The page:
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Man of Steel (Official Novelization)

ManOfSteel_final_cvr_US-1Author: Greg Cox
Publisher: Titan Books
Titan  £7.99

Man of Steel is still smashing up the box office and, as you’d expect, there are plenty of cool tie-ins for fans to collect. Official movie novels used to be indispensible but, these days, with the quick DVD/Blu-Ray turnaround they aren’t quite the must-have they used to be. That said, the quality of writing seems to be a lot better these days, and Man of Steel has been put in the safe hands of Greg Cox who did such a good job of The Dark Knight Rises not long ago.

We all know the plot, but, just in case anyone has been trapped in the Phantom Zone and missed all the fun, Man of Steel is essentially a retread of Superman The Movie and Superman II. Krypton is dying and legendary scientist Jor-El and his wife Lara send their son Kal, the only natural born Kryptonian, to safety in an escape pod. Kal arrives on earth where he is brought up in Smallville by kindly and morally decent Jonathan and  Martha Kent. Slowly he comes to terms with his alien nature and astonishing powers and begins the journey that wll lead to him donning  the legendary blue and red suit. Meanwhile, the destruction of Krypton frees the evil rebel General Zod and his strike team from their prison in the Phantom Zone, and they come looking for the son of Jor-El. It’s epic, heady stuff.

There’s not a lot of scope for Cox to stray from the screenplay and so we get a direct screen to page adaptation of the movie. Fortunately, David S Goyer’s script is rich material to work with and, as so much in the movie is purely visual, Cox is able to give some welcome extra emotional depth to the characters. This works particularly well for the female characters, Matha, Lara and Lois, who all get some additional emotional insight that wasn’t possible on the screen. We also get a few passages that add a valuable window into the mind of Zod, whose conscience and morality have been suppressed by the genetic engineering that made him a warrior. He’s still a monster, but the real evil lies in the fact that he was deliberately made this way by his own people.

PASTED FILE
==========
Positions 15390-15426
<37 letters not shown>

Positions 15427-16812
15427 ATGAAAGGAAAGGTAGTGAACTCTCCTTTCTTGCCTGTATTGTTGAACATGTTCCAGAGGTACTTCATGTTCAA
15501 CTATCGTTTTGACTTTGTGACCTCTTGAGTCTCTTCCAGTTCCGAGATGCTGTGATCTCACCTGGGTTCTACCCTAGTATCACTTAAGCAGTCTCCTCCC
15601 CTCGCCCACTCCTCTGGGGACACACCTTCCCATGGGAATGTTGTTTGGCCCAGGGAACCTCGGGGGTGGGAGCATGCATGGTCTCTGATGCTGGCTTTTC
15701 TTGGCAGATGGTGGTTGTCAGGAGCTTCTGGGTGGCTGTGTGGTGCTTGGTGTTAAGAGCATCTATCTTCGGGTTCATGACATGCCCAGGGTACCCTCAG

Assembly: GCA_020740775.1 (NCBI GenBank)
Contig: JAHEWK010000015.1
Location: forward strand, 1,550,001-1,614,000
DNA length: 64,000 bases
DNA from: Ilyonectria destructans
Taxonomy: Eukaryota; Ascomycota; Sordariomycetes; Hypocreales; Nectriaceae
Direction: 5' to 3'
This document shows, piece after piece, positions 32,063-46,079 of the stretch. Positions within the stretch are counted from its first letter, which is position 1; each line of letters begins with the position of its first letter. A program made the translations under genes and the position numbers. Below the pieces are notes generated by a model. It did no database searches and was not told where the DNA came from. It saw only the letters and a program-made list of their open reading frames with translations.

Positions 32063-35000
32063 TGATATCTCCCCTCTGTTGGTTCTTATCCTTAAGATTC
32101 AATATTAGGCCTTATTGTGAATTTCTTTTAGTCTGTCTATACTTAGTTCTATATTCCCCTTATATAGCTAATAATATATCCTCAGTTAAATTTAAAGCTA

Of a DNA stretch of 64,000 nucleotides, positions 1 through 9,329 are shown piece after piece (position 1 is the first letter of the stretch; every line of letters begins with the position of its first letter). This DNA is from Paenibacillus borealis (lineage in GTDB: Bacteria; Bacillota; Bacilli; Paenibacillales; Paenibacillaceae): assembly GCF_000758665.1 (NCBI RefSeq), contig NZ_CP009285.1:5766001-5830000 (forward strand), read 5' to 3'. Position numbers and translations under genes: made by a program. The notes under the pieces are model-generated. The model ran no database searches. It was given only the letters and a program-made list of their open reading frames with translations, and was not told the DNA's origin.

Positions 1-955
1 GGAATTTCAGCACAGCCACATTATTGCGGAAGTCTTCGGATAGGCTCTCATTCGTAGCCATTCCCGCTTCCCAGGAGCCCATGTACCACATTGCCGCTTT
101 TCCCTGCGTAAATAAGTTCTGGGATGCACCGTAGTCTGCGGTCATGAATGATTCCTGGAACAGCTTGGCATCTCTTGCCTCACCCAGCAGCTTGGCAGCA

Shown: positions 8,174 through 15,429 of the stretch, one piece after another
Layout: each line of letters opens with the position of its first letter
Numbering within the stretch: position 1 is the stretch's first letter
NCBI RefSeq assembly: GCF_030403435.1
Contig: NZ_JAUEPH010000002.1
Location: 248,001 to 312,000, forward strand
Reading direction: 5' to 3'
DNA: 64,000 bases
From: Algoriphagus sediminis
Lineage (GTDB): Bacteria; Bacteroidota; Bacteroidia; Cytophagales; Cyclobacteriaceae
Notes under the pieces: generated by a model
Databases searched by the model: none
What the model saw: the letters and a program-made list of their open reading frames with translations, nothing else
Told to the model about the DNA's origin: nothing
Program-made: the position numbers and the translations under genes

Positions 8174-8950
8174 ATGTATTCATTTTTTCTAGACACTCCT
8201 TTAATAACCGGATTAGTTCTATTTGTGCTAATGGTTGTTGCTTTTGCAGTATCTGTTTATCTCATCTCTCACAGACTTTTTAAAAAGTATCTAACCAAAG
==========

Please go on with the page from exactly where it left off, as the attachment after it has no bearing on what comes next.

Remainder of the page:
The Krypton based opening section, so spectacular and awe-inspiring in the cinema is, oddly, the weakest part of the book, which just goes to emphasise the fact that what’s successful  in film and in print aren’t  always the same thing. Cox works hard to capture the tragic majesty of the dying world but it has nowhere near as much punch on the page, and feels like a long-winded prologue to the main story.

The finale does benefit from the novelisation. Some critics of the film have focused, rightly, on the carnage doled out to Metropolis in the final act. The wholesale destruction, while jaw-droppingly spectacular, did not sit comfortably with the idea of Superman as the saviour of the Earth. Cox is obviously conscious of this and makes a point of showing Superman’s grief at the destruction his presence has caused and all the lives he can’t save. More emphasis is placed on the humans blaming Zod and acknowledging that Superman is trying to help.

As movie adaptations go it’s about as good as you can get. It’s nicely presented although the cover is a bit bland compared to some of the stunning poster images used to promote the film. If you’re a collector make a bit of space on your shelf for the trilogy set, because Chris Nolan and Zack Snyder have announced another two Man of Steel movies. Let’s hope they’re both as good as the first.

David Stonehouse

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